Loan repayments should be deferred until income returns, says CPT

It is because of the awkwardly structured process of returning CBILS money that CPT has requested that repayments of government-backed loans should not be required until income has returned to the business concerned.

Head of External Relations Tom Bartošák-Harlow also called upon the UK government to adopt an approach similar to the recently-announced £10m Scotland Coach Operators – COVID-19 Business Support and Continuity Fund the coach industry across the UK.

Indeed, Mr Bartošák-Harlow says that CPT placed a proposal for a similar scheme before Westminster in summer 2020. It was rejected, but CPT wants the government to look again at a per-vehicle grant.

Mr Bartošák-Harlow additionally played down the importance of comments made recently by Mr Huddleston referencing the eligibility of coach operators in England to receive funding from LAs through the Additional Restrictions Grant (ARG) mechanism.

On 28 January Mr Huddleston said that coach operators “can and certainly should” be regarded by LAs as eligible for ARG. CPT welcomed his words at the time, but Mr Bartošák-Harlow says that they are “too little, too late.” He adds that an inability to access wider leisure, tourism and hospitality funding streams “has really hit” the sector.

Survival rate helps to make industry’s case, says operator

That so many coach operators have survived for almost a year with little to no income demonstrates the sector’s resilience and long-term viability, Acklams Coaches Director Alan Acklam told attendees.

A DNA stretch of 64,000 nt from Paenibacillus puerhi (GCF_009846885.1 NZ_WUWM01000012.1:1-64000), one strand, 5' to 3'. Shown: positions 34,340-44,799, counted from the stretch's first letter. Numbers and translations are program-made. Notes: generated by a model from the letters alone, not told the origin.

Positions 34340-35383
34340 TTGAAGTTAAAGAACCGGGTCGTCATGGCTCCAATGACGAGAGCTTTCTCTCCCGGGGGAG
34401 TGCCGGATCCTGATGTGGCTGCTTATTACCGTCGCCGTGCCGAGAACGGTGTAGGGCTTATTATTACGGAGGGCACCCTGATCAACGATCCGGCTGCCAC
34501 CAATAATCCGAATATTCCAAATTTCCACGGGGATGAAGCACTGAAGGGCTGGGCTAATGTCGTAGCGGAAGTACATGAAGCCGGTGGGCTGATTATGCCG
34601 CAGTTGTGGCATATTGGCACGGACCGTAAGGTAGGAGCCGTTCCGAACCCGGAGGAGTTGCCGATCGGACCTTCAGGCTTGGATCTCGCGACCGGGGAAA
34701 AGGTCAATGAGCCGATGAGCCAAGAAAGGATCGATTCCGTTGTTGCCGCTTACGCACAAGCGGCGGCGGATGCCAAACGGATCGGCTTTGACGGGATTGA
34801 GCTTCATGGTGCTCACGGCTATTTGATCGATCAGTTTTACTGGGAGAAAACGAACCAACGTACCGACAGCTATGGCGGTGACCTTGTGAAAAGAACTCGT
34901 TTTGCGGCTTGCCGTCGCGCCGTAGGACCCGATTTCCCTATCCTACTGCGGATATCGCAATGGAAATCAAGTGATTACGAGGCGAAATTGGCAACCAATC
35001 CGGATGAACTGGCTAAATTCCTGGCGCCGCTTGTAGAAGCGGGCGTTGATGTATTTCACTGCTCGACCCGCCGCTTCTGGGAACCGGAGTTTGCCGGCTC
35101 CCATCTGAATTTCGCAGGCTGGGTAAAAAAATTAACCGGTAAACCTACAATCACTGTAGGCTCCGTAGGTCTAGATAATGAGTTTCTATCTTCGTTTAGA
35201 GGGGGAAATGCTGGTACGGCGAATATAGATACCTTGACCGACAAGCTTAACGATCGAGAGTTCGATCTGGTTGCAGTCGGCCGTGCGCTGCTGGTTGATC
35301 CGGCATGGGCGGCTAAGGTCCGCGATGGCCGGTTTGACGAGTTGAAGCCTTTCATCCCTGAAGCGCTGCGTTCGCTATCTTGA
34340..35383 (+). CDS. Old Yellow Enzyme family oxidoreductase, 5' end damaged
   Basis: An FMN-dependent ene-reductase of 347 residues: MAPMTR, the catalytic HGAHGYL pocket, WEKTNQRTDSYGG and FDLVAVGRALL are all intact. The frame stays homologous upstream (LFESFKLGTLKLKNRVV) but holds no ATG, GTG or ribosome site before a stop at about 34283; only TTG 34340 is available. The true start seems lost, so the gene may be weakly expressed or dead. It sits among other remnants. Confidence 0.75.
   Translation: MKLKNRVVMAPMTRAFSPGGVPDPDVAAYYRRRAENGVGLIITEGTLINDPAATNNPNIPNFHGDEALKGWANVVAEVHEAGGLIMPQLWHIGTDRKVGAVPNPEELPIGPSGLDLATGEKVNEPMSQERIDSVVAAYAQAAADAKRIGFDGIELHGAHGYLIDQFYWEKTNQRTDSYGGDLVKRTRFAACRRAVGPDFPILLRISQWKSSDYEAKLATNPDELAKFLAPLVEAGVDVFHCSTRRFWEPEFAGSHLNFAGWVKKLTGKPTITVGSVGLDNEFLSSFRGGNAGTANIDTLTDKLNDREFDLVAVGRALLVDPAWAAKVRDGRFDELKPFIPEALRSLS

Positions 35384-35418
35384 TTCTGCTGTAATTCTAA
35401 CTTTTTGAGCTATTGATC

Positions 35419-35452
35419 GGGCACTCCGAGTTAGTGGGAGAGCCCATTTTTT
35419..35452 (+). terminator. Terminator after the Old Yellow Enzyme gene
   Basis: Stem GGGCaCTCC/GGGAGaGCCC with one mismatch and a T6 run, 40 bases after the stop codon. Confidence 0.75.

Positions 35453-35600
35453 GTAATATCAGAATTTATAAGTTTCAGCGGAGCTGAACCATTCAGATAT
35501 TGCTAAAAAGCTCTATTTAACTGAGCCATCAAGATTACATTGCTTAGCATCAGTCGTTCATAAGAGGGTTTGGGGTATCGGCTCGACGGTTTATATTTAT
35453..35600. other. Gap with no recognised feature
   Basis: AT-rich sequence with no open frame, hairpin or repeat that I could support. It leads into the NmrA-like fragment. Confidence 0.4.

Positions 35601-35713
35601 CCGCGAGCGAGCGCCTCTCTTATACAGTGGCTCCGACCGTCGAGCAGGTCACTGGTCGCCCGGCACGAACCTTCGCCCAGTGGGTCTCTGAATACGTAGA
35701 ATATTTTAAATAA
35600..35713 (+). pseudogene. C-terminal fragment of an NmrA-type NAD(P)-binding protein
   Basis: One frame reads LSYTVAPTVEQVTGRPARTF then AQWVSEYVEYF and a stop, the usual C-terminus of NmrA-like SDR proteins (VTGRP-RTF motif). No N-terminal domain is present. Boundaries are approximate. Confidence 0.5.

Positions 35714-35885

Transport Select Committee to look at the coach industry
Around 30 MPs attended the lobbying event from across the political spectrum; they will continue to work to promote the need for support

He notes that before the pandemic, the industry and the businesses within it were strong. They “can be again” if support is forthcoming, he says.

On a brighter note, Mr Acklam has seen indications that customers in the school, private hire and daytrips and holidays market are eager to return to coaches.

With government backing, he hopes that the industry can come back as strongly as it was before, “if not stronger.”

PSVAR for coaches rising back up the agenda

Also raised during the lobbying event was PSVAR. There remains a lot of concern around its implementation in the coach sector, something that has not been helped by recent advice issued by the Disabled Persons Advisory Committee that PSVAR should capture all ‘for hire’ coaches. MP Sarah Owen believes that there should be either a delay to, or government support for, its spread.

She makes the point that on rail replacement, it can be the case that stations are not accessible to rail passengers anyway. That issue should be tackled before coach operators are required to provide universally compliant coaches, Ms Owen adds.

Comments from attendees suggest that PSVAR is once again rising on the industry’s agenda and that there is worry that it will seriously hit the sector if implementation continues as planned. Additionally, the short-notice approach to temporary exemptions creates uncertainty for home-to-school transport providers and as a result, LAs.

In concluding the lobbying event, Mrs Hardy pledged to continue her fight to have the coach industry’s voice heard in Westminster. Many of the MPs that spoke alongside her promised the same.